Like a computer the brain works best when it is cool, but putting too great a strain on it can lead to overheating which reduces its ability to process information.
When the head begins to heat up, yawning acts as a natural "thermostat" by allowing cool air to rush in and bring the brain back down to a healthy temperature, research suggests.
A study of 160 volunteers in Arizona found that people yawned almost twice as much in winter, when their body temperature was higher than the air around them, than in summer.
There would be less benefit from yawning in summer because the air people breathed in would have been warmer than their bodies, Princeton University scientists said.
Dr Andrew Gallup, who led the research, said having an overheated brain could cause feelings of drowsiness, explaining why we also yawn when we are sleepy.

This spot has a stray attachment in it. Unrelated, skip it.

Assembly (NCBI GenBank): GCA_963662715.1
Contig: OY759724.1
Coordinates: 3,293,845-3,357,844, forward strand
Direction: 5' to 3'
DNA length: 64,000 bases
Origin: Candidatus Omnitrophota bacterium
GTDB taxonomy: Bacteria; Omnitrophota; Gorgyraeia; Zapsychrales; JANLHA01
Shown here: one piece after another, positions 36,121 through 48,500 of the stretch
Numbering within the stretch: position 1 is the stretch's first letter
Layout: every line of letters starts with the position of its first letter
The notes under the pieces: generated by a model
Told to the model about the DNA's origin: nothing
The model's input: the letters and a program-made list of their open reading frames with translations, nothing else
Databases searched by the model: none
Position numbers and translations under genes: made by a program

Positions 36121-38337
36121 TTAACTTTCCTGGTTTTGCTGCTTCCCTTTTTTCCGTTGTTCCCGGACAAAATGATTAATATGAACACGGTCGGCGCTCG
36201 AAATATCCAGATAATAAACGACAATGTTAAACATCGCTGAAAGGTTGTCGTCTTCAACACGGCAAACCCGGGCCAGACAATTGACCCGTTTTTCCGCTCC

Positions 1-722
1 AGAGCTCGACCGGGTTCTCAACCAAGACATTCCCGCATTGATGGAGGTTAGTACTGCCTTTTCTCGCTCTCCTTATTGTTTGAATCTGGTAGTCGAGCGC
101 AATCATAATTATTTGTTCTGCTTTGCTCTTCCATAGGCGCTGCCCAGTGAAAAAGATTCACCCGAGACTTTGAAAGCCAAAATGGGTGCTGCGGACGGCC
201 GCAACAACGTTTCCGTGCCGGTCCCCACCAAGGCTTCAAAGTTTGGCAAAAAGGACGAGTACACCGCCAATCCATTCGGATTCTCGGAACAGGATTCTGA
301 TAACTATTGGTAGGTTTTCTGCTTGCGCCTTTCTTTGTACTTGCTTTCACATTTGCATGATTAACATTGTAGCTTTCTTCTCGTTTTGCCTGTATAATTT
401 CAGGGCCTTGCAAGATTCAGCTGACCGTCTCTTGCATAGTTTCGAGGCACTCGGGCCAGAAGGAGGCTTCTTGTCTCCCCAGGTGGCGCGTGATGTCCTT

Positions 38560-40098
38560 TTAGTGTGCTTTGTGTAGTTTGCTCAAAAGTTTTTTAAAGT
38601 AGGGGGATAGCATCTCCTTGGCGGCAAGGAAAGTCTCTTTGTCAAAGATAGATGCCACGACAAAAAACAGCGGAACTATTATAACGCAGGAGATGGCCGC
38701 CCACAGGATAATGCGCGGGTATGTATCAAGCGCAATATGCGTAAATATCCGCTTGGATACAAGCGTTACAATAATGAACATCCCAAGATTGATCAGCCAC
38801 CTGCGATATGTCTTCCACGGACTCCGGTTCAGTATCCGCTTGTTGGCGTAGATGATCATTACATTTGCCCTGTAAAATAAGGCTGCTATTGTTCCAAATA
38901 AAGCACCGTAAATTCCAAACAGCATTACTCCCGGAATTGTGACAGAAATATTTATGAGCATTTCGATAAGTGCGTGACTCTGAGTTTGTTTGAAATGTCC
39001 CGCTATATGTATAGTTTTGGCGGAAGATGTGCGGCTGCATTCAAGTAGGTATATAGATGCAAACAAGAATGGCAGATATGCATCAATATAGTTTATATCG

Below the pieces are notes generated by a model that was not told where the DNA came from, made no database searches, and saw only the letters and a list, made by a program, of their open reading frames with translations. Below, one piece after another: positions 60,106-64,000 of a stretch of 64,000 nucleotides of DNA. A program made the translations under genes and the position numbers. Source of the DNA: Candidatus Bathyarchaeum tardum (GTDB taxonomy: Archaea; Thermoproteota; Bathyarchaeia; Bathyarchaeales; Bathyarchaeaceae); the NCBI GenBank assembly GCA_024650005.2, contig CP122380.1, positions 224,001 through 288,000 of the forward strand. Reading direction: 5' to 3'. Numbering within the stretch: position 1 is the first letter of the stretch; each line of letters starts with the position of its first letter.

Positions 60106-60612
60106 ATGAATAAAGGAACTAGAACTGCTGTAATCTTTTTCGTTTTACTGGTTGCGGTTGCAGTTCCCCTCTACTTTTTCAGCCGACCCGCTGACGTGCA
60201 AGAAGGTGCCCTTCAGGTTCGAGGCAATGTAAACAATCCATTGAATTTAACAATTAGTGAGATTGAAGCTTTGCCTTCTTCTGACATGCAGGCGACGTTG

He said: "When you are warmer you are more likely to feel tired. At night when you are about to sleep your body temperature is at its highest point of the day."
The researchers studied how often a group of 80 people in Tuscon yawned in response to pictures of other people yawning during winter, and repeated the exercise with another group of 80 volunteers in summer.
In the winter, when outdoor temperatures averaged 21 degrees, 45 per cent of people responded to the images by yawning themselves.
But in summer, when conditions are much hotter than the average body temperature of 37 degrees, fewer than a quarter yawned. The effect was especially strong after participants had spend five minutes outside and their bodies had had a chance to sense the change in temperature, Dr Gallup said.
A previous study in rats showed that yawning was triggered by rapid increases in brain heat and was followed by a sudden drop in temperature, he added.